During a swashbuckling trip to the United States, I accumulated a treasure trove of pictorial motifs to last me more than a hundred years. For starters, this continent represented a planet, at first considered unreachable. When it became physically accessible to me, it embodied the ultimate desire for the new and modern, the very centre of civilization. Modern trends were far more pronounced there than in “old” Europe. America’s industrial and technological development has, culturally speaking, reached the pinnacle all should aspire to. The nostalgia of tradition has been suppressed. The crude reality of everyday life was fascinating. This is how it appeared before me in the form of a painted truck-van-jeep (this kind of automobile was not common in Europe at the time) on a hot day in Houston, Texas. Its peculiarity is manifested in the painted surfaces, which for me back then, had been a complete novelty. Around the world and back home, cars came in different colours, but monotonous. At the owner’s instructions, some special intent and new added content have been ignited here. It was a travelling home carrying its owner’s message, decorated with slogans and flags, the past, history and personal worldview. It appeared as the symbol of this country. Perhaps some embodiment of the individual spirit that the culture aspires to. It was interesting to discover it in one object, an item, a contemporary mode of transport like a vehicle, basically, an industrial and serial product of civilization, but reshaped to suit the individual need of one member of that community. In time, and after this encounter, all of these features would come to the old continent, but back then they were strikingly and shockingly new.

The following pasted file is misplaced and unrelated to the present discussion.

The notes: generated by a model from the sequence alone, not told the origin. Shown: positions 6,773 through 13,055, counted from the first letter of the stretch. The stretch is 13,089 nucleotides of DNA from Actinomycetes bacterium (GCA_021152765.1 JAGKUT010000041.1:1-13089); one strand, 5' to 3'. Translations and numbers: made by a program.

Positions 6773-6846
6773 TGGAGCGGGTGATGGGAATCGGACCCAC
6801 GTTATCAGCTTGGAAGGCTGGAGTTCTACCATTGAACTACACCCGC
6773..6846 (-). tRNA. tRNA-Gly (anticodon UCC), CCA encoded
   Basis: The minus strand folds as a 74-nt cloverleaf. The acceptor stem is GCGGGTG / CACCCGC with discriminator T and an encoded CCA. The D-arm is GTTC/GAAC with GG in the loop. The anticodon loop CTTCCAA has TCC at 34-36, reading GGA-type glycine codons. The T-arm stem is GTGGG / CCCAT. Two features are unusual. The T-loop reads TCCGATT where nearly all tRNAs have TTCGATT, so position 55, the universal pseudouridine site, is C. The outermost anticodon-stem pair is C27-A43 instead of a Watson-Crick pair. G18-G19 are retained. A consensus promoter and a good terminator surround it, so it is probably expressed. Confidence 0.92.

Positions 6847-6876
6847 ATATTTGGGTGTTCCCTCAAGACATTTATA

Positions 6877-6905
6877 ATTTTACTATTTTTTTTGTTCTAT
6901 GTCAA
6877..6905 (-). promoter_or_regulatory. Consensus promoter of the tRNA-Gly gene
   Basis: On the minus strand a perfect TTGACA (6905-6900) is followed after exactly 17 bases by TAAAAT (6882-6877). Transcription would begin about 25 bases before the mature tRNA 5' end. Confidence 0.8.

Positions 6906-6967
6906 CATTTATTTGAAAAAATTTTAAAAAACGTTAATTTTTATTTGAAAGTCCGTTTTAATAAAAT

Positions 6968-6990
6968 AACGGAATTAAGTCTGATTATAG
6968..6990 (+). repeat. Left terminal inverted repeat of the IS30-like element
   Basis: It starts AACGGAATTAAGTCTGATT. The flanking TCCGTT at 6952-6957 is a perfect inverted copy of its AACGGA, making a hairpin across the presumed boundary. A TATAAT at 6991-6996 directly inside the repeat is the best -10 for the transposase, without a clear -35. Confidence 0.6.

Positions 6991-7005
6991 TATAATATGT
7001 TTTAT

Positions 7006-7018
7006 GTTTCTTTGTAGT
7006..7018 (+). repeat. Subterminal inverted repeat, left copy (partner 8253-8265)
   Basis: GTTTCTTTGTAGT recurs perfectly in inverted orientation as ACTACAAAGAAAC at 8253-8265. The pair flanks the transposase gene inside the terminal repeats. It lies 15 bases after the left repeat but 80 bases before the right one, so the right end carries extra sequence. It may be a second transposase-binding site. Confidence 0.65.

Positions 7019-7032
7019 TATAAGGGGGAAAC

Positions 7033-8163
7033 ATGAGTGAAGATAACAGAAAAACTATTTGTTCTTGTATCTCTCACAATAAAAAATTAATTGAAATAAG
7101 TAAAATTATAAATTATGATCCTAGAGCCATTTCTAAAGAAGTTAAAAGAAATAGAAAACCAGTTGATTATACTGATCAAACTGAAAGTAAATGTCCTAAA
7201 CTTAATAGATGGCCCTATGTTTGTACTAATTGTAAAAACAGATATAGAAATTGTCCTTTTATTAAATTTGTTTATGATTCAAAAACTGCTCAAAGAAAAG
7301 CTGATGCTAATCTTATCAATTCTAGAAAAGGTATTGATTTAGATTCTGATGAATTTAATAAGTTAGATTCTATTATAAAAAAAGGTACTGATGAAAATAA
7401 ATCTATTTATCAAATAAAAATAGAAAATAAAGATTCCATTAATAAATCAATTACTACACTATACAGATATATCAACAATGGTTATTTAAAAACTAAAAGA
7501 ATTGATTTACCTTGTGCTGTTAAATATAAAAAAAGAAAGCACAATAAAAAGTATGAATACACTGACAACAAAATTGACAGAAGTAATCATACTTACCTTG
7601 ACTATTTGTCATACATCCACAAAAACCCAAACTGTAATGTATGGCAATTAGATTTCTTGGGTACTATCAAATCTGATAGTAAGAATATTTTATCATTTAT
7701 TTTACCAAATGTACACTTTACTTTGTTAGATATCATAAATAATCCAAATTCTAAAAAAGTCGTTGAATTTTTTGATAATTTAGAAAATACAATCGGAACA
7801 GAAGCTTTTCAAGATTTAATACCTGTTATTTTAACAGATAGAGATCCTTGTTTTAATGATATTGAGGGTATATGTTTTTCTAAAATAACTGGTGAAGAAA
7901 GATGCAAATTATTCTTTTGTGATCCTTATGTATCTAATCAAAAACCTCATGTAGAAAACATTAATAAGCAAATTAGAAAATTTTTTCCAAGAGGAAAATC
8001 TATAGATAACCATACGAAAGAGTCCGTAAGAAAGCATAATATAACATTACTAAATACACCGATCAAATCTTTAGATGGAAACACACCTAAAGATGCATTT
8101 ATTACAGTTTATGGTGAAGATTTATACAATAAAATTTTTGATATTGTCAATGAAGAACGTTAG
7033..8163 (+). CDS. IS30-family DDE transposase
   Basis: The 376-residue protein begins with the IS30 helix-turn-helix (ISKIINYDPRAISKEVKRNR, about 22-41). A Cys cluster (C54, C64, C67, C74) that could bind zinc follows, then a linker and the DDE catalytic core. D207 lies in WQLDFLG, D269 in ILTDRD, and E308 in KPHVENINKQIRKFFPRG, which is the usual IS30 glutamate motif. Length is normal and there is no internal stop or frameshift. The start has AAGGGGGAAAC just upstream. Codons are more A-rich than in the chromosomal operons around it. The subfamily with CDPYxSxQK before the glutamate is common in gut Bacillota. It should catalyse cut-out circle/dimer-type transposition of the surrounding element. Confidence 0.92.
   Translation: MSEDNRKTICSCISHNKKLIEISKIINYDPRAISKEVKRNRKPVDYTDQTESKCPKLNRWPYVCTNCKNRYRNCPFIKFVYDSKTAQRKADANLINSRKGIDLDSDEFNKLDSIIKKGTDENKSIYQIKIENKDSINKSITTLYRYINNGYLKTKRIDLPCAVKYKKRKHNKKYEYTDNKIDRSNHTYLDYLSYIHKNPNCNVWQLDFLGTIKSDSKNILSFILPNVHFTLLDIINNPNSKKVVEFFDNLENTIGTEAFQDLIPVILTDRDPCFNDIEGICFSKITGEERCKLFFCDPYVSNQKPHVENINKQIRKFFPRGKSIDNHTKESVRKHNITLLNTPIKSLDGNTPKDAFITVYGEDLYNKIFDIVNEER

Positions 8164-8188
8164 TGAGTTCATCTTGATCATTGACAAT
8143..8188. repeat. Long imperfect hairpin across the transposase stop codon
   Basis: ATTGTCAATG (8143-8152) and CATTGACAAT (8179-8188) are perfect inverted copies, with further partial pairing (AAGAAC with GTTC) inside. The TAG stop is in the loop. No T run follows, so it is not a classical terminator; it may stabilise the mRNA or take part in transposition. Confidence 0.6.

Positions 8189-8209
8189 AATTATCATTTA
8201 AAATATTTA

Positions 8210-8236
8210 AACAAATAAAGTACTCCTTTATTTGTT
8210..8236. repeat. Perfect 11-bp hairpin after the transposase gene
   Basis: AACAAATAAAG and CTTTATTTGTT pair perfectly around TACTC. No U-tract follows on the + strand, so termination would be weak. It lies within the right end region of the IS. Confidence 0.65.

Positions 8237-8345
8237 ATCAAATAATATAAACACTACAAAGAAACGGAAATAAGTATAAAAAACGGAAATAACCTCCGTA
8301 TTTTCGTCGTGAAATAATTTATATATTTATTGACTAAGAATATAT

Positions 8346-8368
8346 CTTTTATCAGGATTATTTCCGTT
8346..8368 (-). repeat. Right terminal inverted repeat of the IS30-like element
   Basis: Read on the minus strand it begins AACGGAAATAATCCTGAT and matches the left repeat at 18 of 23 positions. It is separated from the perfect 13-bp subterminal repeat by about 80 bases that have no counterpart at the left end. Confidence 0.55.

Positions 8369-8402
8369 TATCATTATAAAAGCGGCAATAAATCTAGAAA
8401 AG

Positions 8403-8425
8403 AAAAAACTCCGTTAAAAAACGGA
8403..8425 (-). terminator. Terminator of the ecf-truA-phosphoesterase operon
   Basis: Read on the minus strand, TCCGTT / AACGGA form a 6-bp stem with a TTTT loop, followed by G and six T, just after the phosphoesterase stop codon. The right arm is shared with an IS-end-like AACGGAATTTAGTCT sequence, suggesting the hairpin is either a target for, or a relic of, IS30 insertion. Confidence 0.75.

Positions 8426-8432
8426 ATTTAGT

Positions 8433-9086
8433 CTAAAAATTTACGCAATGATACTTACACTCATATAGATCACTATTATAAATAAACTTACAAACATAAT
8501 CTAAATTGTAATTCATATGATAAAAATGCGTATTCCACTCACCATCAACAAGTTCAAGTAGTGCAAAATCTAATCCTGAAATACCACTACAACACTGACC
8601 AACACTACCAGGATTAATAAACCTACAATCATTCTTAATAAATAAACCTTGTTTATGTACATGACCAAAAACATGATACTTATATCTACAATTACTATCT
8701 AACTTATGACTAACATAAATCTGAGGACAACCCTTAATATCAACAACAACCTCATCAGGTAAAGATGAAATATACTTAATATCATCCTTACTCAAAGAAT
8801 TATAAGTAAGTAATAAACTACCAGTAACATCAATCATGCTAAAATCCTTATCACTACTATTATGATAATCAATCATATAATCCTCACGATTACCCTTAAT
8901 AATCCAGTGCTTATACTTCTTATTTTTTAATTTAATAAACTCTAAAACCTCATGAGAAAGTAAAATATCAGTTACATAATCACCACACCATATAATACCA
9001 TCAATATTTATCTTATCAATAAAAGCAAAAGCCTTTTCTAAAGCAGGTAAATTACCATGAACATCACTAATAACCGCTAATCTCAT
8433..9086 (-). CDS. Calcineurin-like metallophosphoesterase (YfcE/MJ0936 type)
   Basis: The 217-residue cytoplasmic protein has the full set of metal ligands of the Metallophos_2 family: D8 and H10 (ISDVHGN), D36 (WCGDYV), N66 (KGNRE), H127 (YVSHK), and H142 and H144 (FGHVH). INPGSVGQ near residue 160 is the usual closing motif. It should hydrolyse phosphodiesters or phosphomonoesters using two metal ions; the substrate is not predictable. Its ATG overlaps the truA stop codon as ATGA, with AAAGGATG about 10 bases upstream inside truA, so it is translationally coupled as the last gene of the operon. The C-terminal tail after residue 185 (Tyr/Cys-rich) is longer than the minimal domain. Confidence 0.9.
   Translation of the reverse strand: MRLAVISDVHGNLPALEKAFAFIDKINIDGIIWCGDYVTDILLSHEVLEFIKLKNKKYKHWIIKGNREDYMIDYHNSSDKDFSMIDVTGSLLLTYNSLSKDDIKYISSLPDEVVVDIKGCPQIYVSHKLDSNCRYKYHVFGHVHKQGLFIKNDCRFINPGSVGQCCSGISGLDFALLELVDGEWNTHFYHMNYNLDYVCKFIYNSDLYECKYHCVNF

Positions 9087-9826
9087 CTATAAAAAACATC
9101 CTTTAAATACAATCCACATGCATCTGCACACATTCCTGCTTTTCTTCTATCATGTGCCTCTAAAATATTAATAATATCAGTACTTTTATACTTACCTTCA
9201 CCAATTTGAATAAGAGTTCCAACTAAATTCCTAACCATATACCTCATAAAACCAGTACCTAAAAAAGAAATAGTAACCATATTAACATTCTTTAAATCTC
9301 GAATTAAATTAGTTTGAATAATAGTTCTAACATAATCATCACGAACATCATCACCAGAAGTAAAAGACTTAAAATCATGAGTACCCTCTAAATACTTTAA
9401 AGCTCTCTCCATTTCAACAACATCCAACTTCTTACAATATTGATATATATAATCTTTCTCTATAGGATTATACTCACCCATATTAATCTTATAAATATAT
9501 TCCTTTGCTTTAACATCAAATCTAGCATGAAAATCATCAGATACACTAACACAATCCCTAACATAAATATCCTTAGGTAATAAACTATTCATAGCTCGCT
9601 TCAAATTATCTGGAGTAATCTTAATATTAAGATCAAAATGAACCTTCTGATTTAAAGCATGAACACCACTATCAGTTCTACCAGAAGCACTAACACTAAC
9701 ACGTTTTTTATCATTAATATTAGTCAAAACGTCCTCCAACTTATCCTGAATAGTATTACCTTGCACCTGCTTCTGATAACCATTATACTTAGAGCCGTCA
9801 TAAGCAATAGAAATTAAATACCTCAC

A hot day in Houston was dedicated to the rodeo. A spectator came to see the show in his Texas Truck, on its body a visual collection of, an important national anniversary commemorating the victory of civil liberties and other messages. The ladder on the painted rear door may have been completely non-functional and alongside an inscription that mentions heaven, could metaphorically refer to the metaphysical aspiration of its owner. Altogether, Texas Truck, with its name legible on the car, and also deliberately chosen by the owner as an identification code – a type of license plate and part of the complete visual accoutrements, looked like a vision on that day in Texas, a space shuttle, as an extract of our technical civilization that reached its full potential.

In painting, my personal wish has been to break free from the conventional framework of depicting life through existing, stylistic expressions, and new content was always a welcome contribution. I became familiar, through media and literature, with the distinctly American styles of Pop Art and Hyperrealism, that the local museums were awash with. There are some contextual and compositional similarities between this painting and my earlier works. For example, framing, separating the objective outer shell where the inner and enclosed space is suggested. Then, the choice of motifs, the value of which is not only artistic but it also creates a meaningful relationship with the world. The object’s functionality and its communal significance, together with various ways it is used by individuals. I was never only interested in perfect craftsmanship, although in the technical sense, I consider this to be one of my best paintings. The execution, however, simply had to be aligned with this brilliant, perfect motif. I know this need not be an excuse, just as someone else may have painted the Texas Truck in a completely different manner.

Jadranka Fatur, 4 February 2022


Jadranka Fatur, Texas Truck, 1983 – 1984, oil on canvas  143, 5 x 153, 5 cm. MG- 4269
Photo: Goran Vranić © National Museum of Modern Art, Zagreb

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